Perceived distance in the city as a function of time

Andrew Crompton

Research output: Contribution to journalArticlepeer-review


Estimates of walking distances up to 2 miles along a busy road were correlated with the length of time, between 2 and 26 months, that participants had been acquainted with the route in question. It was discovered that perceived distances increased the longer participants had known them. A mile was estimated, on average, to be 1.24 miles by a 1st-year student, 1.33 miles by a 2nd-year student, and 1.45 miles by a 3rd-year student. It is argued that this increase supports the feature-accumulation hypothesis of distance perception as opposed to the route-segmentation hypothesis. This result is used to explain Lee's anomaly that distances into a city are seen as shorter than equal outward journeys. A case is made for investigating distance perception in real rather than reduced-cue environments. © 2006 Sage Publications.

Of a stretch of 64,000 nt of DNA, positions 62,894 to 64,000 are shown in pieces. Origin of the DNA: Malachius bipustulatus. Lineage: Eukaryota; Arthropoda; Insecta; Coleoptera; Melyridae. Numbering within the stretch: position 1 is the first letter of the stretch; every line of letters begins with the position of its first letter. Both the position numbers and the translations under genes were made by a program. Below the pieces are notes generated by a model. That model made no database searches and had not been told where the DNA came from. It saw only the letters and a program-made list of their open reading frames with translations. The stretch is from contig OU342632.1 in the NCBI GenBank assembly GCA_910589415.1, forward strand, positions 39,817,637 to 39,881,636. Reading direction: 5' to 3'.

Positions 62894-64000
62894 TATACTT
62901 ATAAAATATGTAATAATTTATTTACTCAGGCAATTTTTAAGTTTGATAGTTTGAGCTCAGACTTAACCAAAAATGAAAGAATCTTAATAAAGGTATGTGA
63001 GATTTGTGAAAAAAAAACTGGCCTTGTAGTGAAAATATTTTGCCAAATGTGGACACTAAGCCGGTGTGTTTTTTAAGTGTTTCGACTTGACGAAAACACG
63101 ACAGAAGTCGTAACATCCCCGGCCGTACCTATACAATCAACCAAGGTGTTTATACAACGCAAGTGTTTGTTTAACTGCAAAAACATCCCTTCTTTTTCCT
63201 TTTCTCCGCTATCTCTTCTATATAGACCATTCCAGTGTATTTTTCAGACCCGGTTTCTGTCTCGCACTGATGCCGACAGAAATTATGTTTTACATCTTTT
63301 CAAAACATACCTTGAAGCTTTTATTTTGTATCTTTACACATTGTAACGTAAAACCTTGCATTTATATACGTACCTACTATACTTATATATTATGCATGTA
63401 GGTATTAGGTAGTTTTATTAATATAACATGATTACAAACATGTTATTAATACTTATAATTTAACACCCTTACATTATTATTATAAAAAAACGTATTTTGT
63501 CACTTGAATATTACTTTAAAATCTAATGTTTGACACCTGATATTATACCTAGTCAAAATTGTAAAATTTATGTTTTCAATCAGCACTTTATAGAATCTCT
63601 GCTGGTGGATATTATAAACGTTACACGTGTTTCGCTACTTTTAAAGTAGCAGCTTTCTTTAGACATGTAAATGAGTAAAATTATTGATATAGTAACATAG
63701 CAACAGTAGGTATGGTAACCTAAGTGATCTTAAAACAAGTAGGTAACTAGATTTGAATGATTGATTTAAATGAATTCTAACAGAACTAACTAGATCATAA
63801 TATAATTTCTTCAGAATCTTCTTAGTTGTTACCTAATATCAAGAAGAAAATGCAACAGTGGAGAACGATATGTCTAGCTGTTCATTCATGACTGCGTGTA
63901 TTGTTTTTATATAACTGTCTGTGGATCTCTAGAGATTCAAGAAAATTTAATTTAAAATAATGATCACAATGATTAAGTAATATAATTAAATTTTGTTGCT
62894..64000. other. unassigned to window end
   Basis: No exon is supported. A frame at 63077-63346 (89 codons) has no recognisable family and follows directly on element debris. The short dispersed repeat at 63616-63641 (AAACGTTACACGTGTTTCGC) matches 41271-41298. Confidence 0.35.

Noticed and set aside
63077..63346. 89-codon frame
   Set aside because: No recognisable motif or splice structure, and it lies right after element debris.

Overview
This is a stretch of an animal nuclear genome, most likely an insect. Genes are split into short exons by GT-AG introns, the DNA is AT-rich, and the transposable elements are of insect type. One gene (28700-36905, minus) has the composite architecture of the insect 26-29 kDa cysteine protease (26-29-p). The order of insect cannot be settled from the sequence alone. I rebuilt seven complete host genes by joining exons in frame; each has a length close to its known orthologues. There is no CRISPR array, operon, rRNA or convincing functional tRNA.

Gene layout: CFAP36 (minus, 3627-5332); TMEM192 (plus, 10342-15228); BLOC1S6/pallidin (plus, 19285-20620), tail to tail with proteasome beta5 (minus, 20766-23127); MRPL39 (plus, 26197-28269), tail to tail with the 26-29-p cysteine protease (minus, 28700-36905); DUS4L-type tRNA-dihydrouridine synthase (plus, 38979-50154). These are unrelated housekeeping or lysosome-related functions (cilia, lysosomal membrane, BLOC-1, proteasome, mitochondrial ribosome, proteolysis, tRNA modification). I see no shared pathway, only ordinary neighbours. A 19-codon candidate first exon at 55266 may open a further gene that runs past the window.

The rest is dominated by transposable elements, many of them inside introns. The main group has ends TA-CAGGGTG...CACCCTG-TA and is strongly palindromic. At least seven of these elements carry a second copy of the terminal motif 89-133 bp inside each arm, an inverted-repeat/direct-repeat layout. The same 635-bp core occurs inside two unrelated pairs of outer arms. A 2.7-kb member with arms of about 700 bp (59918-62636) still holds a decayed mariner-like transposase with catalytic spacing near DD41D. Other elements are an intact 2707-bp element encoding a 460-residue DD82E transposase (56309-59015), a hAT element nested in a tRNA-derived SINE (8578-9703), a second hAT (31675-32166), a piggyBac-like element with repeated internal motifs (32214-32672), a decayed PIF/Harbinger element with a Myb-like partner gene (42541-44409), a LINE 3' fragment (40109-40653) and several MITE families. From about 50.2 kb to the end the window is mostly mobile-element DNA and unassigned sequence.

Original languageEnglish
Pages (from-to)173-182
Number of pages9
JournalEnvironment and Behavior
Issue number2
Publication statusPublished - Mar 2006


  • Distance perception
  • Feature accumulation
  • Urban environment


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